Jeremy Lucas takes a look at the delights ahead as we kick-off a new trout fly fishing season in the UK.
Fly fishing at this time of year always feels speculative, raw, exciting. We wonder if the fish will be in those places we left them last autumn, or if winter floods have changed everything. What has happened to our river over the winter months? Our fishing skills, unless there has been a lot of grayling fishing through the cold months - and there wasn't very much for any of us this winter - are also bound to be a bit under par.
It is a good idea to start preparations with a tackle inspection, and I always start with the single most important item; the fly line. If the tip is showing significant cracking, then treat yourself to a new one, though minor cracks and nicks can be repaired successfully with a very slight touch of Superglue. Check, particularly, the joint between fly line and leader butt piece, whatever you use here. This is a weak point that takes a lot of hinging and is susceptible to failure. Something that very quickly ruins fly lines is a damaged rod guide, so check these next and replace if necessary. They are so good nowadays that they don't wear anything like as rapidly as hitherto, but they do snap easily.
Rod grips wear and are easily damaged, so give these a bit off attention. They usually need no more than a bit of cork filler and a rub down. Modern reels are fantastic but sand and grit can horribly affect their mechanics and ruin their looks too. Wash them out with water using a soft bristled paint b rush and then oil moving parts (not the disc brake) with a light oil. They should require no more attention for the rest of the season, provided you don't rest them at any time on ground that is any more abrasive than grass! It always amazes me when guests turn up on Eden and lay their reels on the ground when they thread up the line. A reel can cost more than a rod, and yet is abused in such an avoidable way.
Lastly in this quick check list of fundamental tackle – make sure your waders are up to the task. In the cold waters of spring you really do not want you day ruined by leaky waders.
If you're heading out to the still waters, then be thinking buzzers. These invertebrates will be forming the basis of the trout's diet for the next three months and it is usually hardly necessary to fish anything else. This will be imitations of the pupae, unless you are lucky enough to find a reasonable hatch, when you will be able to catch on dries. When fish are inactive, or even when they are feeding on the buzzers, lure fishing works very well with both the new stock and the hungry over-wintered residents. Black and green, and white and green marabou variants (such as the Viva or Cat's whiskers) are sure-fire lures for this time of year. If you're struggling with buzzers, give them a go. Fish thick diameter fluorocarbon (6lb would be a minimum b.s.), because put and take fisheries stock with very large fish nowadays, to try to minimise cormorant predation.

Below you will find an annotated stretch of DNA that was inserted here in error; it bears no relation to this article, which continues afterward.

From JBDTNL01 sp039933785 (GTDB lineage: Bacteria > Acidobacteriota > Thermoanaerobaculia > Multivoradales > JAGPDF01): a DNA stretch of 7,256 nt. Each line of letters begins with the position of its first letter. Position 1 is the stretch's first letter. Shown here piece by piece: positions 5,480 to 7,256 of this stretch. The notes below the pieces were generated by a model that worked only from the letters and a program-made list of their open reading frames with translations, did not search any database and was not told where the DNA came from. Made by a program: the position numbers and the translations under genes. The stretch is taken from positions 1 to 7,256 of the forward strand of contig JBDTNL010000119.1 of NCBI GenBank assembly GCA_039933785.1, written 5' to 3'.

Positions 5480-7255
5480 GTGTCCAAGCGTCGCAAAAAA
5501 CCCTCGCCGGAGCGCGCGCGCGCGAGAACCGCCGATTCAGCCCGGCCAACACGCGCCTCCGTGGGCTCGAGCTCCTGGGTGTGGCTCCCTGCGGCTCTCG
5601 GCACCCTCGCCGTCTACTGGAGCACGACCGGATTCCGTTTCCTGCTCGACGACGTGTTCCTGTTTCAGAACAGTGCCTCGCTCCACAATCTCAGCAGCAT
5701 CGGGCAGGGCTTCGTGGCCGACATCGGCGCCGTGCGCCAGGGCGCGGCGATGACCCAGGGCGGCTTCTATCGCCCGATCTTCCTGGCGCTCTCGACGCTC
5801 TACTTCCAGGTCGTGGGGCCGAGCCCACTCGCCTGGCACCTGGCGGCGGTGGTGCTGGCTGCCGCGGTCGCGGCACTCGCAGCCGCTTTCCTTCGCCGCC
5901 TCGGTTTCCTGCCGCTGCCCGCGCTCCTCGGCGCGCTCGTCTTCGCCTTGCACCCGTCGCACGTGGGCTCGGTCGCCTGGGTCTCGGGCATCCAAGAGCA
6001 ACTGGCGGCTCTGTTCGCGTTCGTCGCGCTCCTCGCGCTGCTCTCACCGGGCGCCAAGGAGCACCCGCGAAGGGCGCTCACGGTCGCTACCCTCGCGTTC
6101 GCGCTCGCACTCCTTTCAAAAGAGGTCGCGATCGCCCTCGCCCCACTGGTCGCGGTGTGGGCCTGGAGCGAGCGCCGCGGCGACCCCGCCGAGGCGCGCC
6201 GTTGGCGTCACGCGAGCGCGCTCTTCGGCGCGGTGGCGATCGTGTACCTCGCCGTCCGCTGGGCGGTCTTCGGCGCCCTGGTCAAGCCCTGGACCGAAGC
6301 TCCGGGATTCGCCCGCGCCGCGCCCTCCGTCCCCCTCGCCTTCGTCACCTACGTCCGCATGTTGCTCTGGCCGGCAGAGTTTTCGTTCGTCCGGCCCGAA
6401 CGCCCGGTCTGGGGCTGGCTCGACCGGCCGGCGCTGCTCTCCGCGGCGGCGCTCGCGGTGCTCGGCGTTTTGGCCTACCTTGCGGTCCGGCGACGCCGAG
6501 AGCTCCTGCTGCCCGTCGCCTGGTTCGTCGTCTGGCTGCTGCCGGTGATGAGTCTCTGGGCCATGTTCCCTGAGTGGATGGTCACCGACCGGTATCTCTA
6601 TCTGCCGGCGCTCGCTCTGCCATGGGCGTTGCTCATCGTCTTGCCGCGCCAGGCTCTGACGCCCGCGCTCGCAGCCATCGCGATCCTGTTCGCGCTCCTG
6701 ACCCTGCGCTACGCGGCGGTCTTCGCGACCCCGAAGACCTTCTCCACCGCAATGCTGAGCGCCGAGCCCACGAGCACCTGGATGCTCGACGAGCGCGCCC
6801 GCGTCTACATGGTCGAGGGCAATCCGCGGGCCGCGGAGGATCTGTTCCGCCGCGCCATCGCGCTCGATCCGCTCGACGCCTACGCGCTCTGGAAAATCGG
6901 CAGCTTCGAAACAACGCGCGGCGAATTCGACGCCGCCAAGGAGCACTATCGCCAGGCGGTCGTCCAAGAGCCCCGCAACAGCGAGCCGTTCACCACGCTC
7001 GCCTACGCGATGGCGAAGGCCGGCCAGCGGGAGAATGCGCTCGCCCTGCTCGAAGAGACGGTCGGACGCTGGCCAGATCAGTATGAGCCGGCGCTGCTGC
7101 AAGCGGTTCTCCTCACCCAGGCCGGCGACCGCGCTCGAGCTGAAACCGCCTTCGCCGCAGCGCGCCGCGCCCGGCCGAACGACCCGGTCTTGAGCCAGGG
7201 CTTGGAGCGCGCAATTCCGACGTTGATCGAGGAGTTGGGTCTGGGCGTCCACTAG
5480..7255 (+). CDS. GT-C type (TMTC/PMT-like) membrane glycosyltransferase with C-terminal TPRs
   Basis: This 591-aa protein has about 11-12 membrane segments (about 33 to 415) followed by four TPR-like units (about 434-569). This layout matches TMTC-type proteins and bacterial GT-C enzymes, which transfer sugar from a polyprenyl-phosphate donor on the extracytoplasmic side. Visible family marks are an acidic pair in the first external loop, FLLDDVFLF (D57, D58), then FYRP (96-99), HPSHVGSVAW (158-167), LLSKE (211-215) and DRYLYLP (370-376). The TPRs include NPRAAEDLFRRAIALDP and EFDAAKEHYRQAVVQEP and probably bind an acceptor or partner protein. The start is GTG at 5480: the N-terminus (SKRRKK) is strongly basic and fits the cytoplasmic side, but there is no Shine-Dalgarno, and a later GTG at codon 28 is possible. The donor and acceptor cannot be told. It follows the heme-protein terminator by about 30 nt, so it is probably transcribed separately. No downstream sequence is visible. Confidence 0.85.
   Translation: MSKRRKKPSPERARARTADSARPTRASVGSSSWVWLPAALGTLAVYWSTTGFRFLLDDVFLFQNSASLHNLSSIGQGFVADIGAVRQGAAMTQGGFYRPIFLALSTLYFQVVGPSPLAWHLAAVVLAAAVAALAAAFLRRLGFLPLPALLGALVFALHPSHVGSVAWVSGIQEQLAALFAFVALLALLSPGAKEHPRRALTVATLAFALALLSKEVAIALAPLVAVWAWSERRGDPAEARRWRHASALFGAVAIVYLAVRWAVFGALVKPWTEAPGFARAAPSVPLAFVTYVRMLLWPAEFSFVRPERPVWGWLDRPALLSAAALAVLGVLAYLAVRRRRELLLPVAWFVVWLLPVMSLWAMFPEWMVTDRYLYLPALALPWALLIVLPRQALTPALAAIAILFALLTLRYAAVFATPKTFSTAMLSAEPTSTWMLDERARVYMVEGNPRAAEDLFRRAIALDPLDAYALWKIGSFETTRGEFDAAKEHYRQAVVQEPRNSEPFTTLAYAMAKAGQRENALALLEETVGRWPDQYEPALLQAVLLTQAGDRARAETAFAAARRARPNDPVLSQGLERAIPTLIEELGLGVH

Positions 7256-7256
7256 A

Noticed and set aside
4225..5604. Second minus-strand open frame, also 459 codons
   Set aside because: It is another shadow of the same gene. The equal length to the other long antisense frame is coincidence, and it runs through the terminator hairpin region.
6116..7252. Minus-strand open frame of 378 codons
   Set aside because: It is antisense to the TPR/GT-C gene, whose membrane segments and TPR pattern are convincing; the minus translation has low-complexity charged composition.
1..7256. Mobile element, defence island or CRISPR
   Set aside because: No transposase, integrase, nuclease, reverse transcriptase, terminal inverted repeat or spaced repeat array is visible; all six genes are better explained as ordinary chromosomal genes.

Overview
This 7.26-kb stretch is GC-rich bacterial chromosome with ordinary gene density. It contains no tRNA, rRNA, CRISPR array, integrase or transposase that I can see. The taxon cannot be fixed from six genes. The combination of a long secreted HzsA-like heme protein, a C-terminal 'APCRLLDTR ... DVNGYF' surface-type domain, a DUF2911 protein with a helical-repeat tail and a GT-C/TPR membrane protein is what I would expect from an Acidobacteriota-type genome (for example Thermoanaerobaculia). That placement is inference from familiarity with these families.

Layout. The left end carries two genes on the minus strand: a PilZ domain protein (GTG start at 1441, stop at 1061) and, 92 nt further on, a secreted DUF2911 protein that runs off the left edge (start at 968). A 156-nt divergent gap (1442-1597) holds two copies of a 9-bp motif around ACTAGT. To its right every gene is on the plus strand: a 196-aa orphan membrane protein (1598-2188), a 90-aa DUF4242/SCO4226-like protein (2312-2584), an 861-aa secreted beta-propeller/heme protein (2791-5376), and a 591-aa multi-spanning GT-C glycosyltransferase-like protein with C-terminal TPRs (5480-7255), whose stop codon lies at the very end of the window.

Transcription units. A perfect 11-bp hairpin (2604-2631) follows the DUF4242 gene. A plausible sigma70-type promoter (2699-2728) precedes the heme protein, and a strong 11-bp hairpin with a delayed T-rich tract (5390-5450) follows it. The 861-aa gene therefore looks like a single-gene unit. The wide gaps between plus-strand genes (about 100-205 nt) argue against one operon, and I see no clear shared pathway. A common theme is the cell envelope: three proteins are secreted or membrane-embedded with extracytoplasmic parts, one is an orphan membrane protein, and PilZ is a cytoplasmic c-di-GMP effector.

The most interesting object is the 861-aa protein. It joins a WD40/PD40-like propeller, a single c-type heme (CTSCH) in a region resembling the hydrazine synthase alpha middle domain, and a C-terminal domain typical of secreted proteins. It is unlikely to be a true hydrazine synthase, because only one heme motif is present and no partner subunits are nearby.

On the rivers, the trout are already rematerialising, even in what have been apparently barren rivers through the winter months friends and I have been catching trout and big grayling this last week, but almost all of them are coming to the nymph. The water is bound to be a little coloured with the snow melt and spring rain, so fish 4lb fluorocarbon and nymphs like the outstanding Pheasant Tail, or perhaps a bead-headed hare's fur nymph. The former is all you need to imitate the nymphs of ephemerides, while the latter is a great caddis larva pattern, both of which are fed upon by river trout throughout the year. Try to slow everything down. Trout will not chase very far in cold water. Aim for a 'dead drift' and fish through quiet, slow water. Fish will not come up onto rapids until the weather warms up and oxygen demands are high.